Need SOT advice...river use...

I just finished a 12 mile race on the Llano River in Texas. We had a great time. I never really wanted a SOT until Saturday. For a few reasons I want to get a SOT for next year’s race, (I need a guest boat anyway.) Since you had to walk your boat now and then due to sand bars and unpassable rock rapids, (little rapids but not enough water to float the boat and ME,) I was eyeing the SOTs with envy. My boat got pretty heavy from the water I was taking in, (forgot the bilge pump of course,) which made me decide to make the plunge and start the search for the extra boat. What suggestions do you SOT experts have to offer? I need something not too pokey since I don’t want to lag behind in the finish, but I don’t want anything much over 13 feet, (10-13 feet maybe). I need something to negogiate the little itty bitty rapids and the rocks at the bottom of a few old dam falls, (my ten foot Loon handled it fine even with the extra water weight I took on.) Any suggestions are much appreciated!

Thanks to all.

And if there’s any Texans out there come and do the Castell Race next year. It was a great race.


I’d explore the sit-on-topkayaking site
for starters. Some of the quicker SOTs just over 13’include the Heritage Sea Dart and Necky Dolphin.

I just took my
Necky Cruiser 2 on the river for the first time yesterday and it handled great. I’m not sure about speed since I am fairly new to kayaking and I wasn’t racing to get down river but we did a good 15 mile stretch of the Sacramento River and the water depth ranged from about a foot to 30-35 feet deep. It manouvered well around snags and has proven to be a pretty good all around boat. We’ve used it on lakes and the ocean as well.

the closet sot with a sink feel
would be the necky dolphin and the spike;nimble ,quick,and tracks well,and the initial wigggle goes away in minutes.don’t bother to get the rudder. (sorry Lesa),but the necky cruiser 2 is a scow compared to the others, if you are looking for storage capacity nothing beats the tarpon 140 or a scupper pro.for the minimalist an islander hula, a 8.5 surf yak is loads of fun and inexpensive;300 new, perception now makes them but I can’t recall the new models name. have fun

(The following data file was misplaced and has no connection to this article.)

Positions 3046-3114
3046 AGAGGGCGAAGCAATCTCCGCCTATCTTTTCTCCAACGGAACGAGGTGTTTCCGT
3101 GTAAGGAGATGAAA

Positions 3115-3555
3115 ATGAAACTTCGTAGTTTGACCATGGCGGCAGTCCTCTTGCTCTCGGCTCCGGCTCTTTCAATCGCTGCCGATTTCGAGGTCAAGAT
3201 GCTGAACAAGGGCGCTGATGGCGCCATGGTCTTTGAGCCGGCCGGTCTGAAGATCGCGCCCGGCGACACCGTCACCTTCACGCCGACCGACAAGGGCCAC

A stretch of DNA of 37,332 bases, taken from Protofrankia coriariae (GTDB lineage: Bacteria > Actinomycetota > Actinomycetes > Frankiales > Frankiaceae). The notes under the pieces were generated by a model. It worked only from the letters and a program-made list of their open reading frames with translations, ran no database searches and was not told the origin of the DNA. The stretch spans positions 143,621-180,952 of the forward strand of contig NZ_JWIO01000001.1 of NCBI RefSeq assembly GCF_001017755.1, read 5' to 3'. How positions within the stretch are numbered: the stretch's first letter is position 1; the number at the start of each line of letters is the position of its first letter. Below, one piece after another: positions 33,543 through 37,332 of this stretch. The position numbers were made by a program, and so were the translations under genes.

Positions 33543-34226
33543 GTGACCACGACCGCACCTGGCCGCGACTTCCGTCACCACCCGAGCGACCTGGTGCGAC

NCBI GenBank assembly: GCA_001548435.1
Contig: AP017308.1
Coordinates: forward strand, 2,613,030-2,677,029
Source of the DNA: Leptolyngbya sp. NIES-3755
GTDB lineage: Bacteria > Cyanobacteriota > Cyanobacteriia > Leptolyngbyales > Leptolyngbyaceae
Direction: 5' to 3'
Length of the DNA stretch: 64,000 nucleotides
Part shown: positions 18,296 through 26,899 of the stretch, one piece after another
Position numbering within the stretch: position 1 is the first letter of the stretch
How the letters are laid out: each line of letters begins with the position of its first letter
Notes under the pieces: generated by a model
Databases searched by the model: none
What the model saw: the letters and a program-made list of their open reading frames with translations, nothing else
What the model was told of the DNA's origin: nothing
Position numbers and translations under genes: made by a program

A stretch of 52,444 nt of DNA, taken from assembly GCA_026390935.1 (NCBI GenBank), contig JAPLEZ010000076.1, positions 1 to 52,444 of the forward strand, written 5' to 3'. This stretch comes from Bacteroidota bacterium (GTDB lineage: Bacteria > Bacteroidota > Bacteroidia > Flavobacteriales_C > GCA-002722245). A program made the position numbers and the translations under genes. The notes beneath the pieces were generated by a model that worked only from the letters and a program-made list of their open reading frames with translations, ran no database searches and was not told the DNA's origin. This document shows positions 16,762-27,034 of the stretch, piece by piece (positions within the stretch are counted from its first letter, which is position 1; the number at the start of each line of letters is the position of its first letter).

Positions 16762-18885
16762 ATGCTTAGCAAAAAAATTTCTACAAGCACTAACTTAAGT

I’m a big fan of Heritage yaks
they are very well built. See if you can find a dealer who’ll let you test dive the Osprey or Dolphin. They also have economy versions without hatches.

Ocean Kayak Mars Is Great For Rivers
The Ocean Kayak Mars is great for shallow rivers because it has a really flat bottom and a very shallow draft. It is 13’3" long.

It only has a 6" day hatch in the cockpit, so not much storage, except the small tankwell and the deck.

At 50# is is very easy to load and unload.

I have several SOTs but the Mars is my favorite for lots of conditions.

I second the Heritage SOT.

– Last Updated: Jun-08-04 12:34 PM EST –

I looked at them before I bought my Tarpon and liked them. They are made for lighter people than me.
My Tarpon 160 is a great anywhere boat but a shorter one might be better for narrow places and turns. A 140 or even 120 might be what you are looking for.

No problem, I love the information…
I’ve very new to this so the more information you guys give the more I learn and I’m loving it. I just know my own boat and offer my opinion when it might help.

I Like Heritage Boats, But

– Last Updated: Jun-08-04 3:25 PM EST –

I like Heritage boats on the ocean. I love my Shearwater, and would love to score a kevlar Nomad, but....

They have a pretty deep "V" hull. Not so good for shallow rivers.

The Necky boats also have a "V" hull.

Something with a flat bottom would be better for shallow rivers.

I mentioned the Mars, and the Tarpons also have a flat bottom.

Necky Dolphin!! Its Heavy, wide, slow and TIPPY!!! Go with one of the Shorter Tarpons.

lesa, try a spike or dolphin
while you can’t get the kids in it(believe in earlier posts you said you had young’uns) and you’ll be amazed; I tried the cruiser 2 for it’s enormous amount of room which would be perfect for familiies and capacity loads but missed the performance of the smaller boats. and won’t those kids need thier own boats soon? be careful though , you could end up with multiple boats like me and be obsessed with paddling every mudpuddle you see. have fun.

shows we’ve all got different tastes
but we all seem to agree on the tarpon.

The Dolphin can be a really fun rough water boat. It is paractially a cult thing out here, but I came away with the same impression as Swedge.

I think it is best suited for small to medium sized boaters.

Definitely paddle a Heritage Sea Dart.
Compare with the other SOT’s in your size range and make your own decision.

Where is the SOT Site?
Do you have the URL?

Here’s the URL:

Check it out for discissions on SOTs of all kinds, from fitness paddling fast skis past so fast you;ll go blind, to luncker clunkers for a big guy fishing. There’s stand-up models for those who fly (fish) and pole, to those who just like to paddle around and loll, and lots of other stuiff in-between, like skin & SCUBA diving anmd shooting -with a camera -those facinating on-water sights padddlers have seen.

It’s a nice site run by AThena & Tom, who invite to SOT as you

Paddle On!

-Frank in Miami

Thanks to all of you for the advice.
I have a lot to work with here. Thanks for the input.


Agree about SD
Sea Dart and Dolphin are among the fastest SOTs, and both have lively handling. Dolphin might be a bit easiuer to turn and the Sea Dart might be quicker.